The chief executive of the Association of Mutual Funds in India (AMFI), HN Sinor, in an exclusive interview with Moneylife’s Sanket Dhanorkar and Ravi Samalad. This is the first part of a two-part series
Moneylife (ML): There is a move to hike the minimum net worth for asset management companies (AMCs). Some small-sized AMCs are of the view that this move is unfair and prevents competition. What is your view on this?
HN Sinor (HNS): Our view is that ‘one-size-fits-all’ may not work here because there are some players who want to be niche players. They do not want to be in a game of expanding their AUM size. They say that we are happy with our hundred crore fund so why should they have Rs50 crore of capital. It’s not necessary that the seriousness comes only if there is Rs50 crore net worth. But this is one view. The second view is that if your aspirations are different and you want to become very large then perhaps your net worth requirement should be more. But wherever the regulator feels that there are weak risk management practises or AUM size has grown too large, we can look at a different formula. SEBI will have to take a final view on this.
ML: The mutual fund industry has lost around 4 lakh folios in April, however, the overall AUM has slightly increased. Are folios a better gauge of investors?
HNS: Yes. AUM is in a way a misnomer because all equity schemes by and large move along with the index. So automatically your AUM will go up as your equity valuations go up. The correct barometer should be the folio. I am looking at the retail level and not looking at the wholesale side of the business. We are trying to work out something to identify unique customers. But unfortunately the system as a whole has not been able to do it.
ML: If the Direct Tax Code (DTC) were to be implemented, what would be the impact it would have on mutual funds?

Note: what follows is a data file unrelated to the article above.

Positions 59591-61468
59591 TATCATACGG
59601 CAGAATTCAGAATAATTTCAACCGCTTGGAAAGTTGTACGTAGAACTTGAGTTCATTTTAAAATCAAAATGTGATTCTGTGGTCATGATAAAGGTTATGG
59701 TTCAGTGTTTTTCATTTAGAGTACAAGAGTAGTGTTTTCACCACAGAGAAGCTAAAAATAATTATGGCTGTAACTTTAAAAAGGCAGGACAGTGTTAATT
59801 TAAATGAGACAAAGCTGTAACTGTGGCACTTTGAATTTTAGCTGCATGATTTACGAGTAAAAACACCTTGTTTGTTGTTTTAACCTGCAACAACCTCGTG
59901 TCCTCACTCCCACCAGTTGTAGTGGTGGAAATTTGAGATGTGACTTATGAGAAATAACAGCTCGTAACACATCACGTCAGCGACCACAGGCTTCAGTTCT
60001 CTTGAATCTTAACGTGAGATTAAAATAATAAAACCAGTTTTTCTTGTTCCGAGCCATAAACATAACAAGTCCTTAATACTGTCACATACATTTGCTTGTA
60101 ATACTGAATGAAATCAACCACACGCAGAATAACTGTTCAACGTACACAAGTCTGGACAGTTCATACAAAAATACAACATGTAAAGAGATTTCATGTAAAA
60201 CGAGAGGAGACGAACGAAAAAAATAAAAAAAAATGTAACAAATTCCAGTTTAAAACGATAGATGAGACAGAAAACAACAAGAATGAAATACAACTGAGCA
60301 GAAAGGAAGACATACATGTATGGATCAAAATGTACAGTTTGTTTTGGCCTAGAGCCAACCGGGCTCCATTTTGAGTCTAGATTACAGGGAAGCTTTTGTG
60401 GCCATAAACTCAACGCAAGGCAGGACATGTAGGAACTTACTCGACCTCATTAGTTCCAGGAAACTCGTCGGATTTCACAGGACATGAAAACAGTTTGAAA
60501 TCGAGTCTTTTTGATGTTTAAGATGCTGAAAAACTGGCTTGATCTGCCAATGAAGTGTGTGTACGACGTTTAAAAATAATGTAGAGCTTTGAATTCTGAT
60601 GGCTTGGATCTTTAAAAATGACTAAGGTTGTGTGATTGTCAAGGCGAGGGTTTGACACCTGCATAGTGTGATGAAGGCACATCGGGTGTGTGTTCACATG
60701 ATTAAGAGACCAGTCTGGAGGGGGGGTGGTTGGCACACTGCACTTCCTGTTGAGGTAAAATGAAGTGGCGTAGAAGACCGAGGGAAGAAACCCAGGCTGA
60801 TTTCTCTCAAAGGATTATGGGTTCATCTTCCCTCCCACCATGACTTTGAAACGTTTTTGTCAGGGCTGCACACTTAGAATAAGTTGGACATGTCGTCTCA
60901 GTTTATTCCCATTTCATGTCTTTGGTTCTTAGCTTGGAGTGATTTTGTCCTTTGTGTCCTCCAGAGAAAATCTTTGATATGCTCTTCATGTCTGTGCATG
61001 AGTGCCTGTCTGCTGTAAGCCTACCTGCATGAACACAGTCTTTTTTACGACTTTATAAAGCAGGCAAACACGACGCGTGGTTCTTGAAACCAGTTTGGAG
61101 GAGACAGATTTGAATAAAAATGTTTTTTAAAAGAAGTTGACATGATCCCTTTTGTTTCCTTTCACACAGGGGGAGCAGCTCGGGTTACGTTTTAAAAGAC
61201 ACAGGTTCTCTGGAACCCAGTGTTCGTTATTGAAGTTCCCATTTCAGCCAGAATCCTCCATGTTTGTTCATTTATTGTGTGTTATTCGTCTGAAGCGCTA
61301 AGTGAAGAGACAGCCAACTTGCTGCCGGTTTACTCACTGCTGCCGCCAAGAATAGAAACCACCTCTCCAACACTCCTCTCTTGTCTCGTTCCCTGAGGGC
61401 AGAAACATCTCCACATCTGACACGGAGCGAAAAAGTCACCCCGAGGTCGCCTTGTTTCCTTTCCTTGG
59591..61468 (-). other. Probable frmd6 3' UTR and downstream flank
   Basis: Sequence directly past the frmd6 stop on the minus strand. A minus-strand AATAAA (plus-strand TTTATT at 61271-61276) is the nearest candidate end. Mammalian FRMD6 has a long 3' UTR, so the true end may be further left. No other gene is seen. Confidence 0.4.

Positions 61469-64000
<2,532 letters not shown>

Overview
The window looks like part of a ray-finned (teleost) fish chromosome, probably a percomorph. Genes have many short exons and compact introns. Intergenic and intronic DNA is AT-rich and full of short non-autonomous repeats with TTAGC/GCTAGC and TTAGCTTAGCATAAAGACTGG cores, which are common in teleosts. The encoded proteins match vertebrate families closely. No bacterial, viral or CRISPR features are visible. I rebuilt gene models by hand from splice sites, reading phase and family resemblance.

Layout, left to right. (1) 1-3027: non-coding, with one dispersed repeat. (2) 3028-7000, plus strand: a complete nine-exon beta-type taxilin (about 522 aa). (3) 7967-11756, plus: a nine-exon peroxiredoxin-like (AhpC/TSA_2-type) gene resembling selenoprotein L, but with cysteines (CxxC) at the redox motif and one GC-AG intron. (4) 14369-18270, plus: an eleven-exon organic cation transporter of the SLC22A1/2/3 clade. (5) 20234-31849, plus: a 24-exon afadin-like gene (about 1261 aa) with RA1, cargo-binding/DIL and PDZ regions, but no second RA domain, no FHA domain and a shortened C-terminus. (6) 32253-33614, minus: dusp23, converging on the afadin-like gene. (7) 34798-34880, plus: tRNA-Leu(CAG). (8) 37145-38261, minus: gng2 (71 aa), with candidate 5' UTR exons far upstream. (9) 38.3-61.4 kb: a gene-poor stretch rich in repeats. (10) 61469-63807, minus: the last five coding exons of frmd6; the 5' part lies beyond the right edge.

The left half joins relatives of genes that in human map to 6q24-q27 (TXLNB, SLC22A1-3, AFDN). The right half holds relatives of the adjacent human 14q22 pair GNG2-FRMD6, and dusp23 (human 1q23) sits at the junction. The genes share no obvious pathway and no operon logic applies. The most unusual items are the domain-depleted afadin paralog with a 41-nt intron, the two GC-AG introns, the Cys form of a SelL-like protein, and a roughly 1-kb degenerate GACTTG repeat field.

HNS: We are making some suggestions to get some relief under the DTC. But I think the major issue is that if certain long-term investments are kept in EEE (Exempt-Exempt-Exempt) category the benefit should flow to the small investor in mutual funds. If they are saying that there will be no EEE hereafter for anyone then I can understand that it cuts across everybody. But if it’s available for one financial product and not available for another one then I think it will not be proper. For a middle-class investor, three to four years of investments must be with mutual funds. Not many people would stay invested for 10 years in a mutual fund. Middle-class people can need money any time. So actually the mutual fund industry should build itself around this segment of the market. Insurance and pension funds are long-term products. The tax should encourage long-term saving. There is no long-term money today in the system.
ML: With the ULIP issue now being settled in favour of IRDA, what impact will it probably have on mutual funds?
HNS: The ordinance is passed. It’s a law now. There is no question of dispute on this. I believe that in the next six months we may go through a rough patch because distributors will prefer to distribute ULIPs. There the commission structure is quite different from mutual fund products. So naturally distributors will say ‘why should I sell something where I am not earning anything?’ In the meantime my hope is that maybe IRDA will further tighten the commission structure.
ML: You also said that commissions are an integral part of this industry. Do you think SEBI will take a re-look at this matter also?
HNS: We have made a proposal but if I think I heard Mr Bhave (SEBI chairman) correctly, it would be difficult. Our job is to keep on trying and their (SEBI’s) job is to look at what is best for the investor.
ML: What about Mr Bhave’s contention that AMFI needs to play a self-regulatory role?
HNS: We have already initiated that. In fact, a month back, we had a detailed discussion with AMFI’s board of directors and later on we also discussed it with the general membership just to get a first-hand sense of how they look at it—positively or not. There were arguments on both sides, but by and large, there was a consensus that we need to do some more work at the AMFI level on what would it be to become an SRO, what are the pros and cons of it, and they have requested us to prepare a paper on this for further discussions. So I think we have taken the first step. We are now getting into the second step and by September 2010 we will be clear about what we really need to do about it.
You should not buy an asset or an asset class, because everyone else is buying it or because it has recently made money